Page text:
Lack of timely and accurate AFP reporting could mean some cases of AFP go un-detected.
What makes AVADAR unique is that the electronic reports are submitted through the app by individuals within the community, which widens the surveillance net beyond just healthcare workers.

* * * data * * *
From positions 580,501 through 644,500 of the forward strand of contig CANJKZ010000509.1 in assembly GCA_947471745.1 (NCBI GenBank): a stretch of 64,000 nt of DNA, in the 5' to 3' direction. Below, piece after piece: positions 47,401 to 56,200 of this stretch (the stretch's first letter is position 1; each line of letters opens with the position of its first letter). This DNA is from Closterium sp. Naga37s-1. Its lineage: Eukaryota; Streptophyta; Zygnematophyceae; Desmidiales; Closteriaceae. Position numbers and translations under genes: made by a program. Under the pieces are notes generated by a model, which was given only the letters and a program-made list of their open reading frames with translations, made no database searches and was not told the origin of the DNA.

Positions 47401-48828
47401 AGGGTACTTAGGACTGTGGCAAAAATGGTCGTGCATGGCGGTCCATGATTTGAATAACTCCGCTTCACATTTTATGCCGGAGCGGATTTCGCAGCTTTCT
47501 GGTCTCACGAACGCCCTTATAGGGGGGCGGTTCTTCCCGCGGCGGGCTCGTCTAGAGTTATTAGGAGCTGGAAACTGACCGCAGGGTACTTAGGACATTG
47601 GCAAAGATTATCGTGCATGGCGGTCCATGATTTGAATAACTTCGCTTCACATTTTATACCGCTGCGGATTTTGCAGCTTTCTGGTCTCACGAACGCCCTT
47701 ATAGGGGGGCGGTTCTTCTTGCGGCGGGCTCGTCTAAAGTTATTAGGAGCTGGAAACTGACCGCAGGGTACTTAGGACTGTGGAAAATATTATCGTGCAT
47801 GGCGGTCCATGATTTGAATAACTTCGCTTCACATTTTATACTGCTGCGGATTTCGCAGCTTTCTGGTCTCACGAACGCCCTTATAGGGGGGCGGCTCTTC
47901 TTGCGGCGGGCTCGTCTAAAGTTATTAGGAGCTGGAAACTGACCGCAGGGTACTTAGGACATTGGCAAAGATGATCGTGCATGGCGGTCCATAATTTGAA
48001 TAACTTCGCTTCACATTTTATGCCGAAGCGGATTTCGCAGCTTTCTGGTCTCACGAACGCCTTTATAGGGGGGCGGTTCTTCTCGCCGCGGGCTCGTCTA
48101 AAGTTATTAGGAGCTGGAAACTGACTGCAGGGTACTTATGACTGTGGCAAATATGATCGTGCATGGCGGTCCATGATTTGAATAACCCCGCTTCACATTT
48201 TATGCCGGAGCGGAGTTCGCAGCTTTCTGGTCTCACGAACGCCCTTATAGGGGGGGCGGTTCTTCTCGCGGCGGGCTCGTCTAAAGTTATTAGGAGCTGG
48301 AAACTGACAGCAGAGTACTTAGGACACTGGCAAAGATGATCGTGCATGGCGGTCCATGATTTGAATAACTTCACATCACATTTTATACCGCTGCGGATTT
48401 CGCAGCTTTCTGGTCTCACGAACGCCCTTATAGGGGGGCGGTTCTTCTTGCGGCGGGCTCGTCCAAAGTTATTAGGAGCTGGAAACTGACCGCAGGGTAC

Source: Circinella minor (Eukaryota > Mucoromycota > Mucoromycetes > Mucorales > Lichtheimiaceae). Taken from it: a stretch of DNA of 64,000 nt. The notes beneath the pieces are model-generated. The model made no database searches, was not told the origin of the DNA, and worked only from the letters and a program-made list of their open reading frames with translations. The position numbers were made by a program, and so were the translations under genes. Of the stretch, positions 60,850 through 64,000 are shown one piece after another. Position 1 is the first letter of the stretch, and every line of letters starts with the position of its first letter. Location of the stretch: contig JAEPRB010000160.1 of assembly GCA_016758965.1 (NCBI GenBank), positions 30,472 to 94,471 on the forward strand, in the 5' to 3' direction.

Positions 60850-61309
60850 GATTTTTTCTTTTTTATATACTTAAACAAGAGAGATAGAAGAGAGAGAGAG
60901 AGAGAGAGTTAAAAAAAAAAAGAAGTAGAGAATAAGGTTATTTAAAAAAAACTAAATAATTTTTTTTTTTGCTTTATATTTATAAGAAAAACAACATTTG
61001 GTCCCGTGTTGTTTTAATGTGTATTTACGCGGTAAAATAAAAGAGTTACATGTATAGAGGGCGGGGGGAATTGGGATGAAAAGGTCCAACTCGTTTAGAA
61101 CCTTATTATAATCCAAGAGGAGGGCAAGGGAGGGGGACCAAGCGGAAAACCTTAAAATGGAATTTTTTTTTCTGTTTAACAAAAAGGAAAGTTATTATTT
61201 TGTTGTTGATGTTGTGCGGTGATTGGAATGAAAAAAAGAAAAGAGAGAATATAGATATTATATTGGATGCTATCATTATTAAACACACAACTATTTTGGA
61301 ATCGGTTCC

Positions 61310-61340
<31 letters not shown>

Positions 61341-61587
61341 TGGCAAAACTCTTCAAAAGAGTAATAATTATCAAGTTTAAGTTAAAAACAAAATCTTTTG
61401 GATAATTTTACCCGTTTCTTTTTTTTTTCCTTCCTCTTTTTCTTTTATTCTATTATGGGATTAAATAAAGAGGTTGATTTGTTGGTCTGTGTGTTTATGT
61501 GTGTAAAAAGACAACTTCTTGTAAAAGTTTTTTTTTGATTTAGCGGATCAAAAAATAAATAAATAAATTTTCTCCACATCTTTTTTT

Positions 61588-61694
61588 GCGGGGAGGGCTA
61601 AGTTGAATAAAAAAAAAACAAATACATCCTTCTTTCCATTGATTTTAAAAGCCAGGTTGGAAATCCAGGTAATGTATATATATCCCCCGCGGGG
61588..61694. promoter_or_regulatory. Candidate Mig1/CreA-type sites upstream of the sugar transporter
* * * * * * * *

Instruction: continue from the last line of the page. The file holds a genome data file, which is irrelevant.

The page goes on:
In response to the 2016 reported cases of wild poliovirus in Nigeria, eHealth Africa (eHA) partnered with the Bill and Melinda Gates Foundation, the World Health Organization, and Novel-T to pilot a mobile-based surveillance app for Acute Flaccid Paralysis (AFP) in children. eHA operationalized the use of the new Auto-Visual AFP Detection and Reporting (AVADAR) app to detect true cases of AFP, for the purpose of identifying and responding to potential cases of polio. The AVADAR app has a 30-second video of a child with AFP symptoms embedded in it which reminds Healthcare Workers and Community Informants to report suspected cases weekly. In addition to English, the video has been produced in three major Nigerian languages (Hausa, Igbo, and Yoruba), French, Krio, Themne, Mende, and Kono. eHA is deploying Android phones equipped with the AVADAR app to Community Informants in target regions of Nigeria, Liberia, and Sierra Leone. More recently, eHA has supported AVADAR’s expansion into Chad and Cameroon, and will soon be moving into Niger. Phone distribution occurs in tandem with instructing Community Informants in the app’s usage and supporting ongoing technical support. AFP surveillance, being one of the four cornerstone strategies of polio eradication, seeks to identify all cases of Polio through a system that targets any case of AFP as a potential case of polio. What makes the AVADAR program unique is that the electronic reports are submitted through the app by individuals within the community, which widens surveillance net beyond just healthcare workers. The app furthermore improve timeliness and accuracy of AFP reporting, thereby enabling more informed decision-making regarding polio prevention and response methods.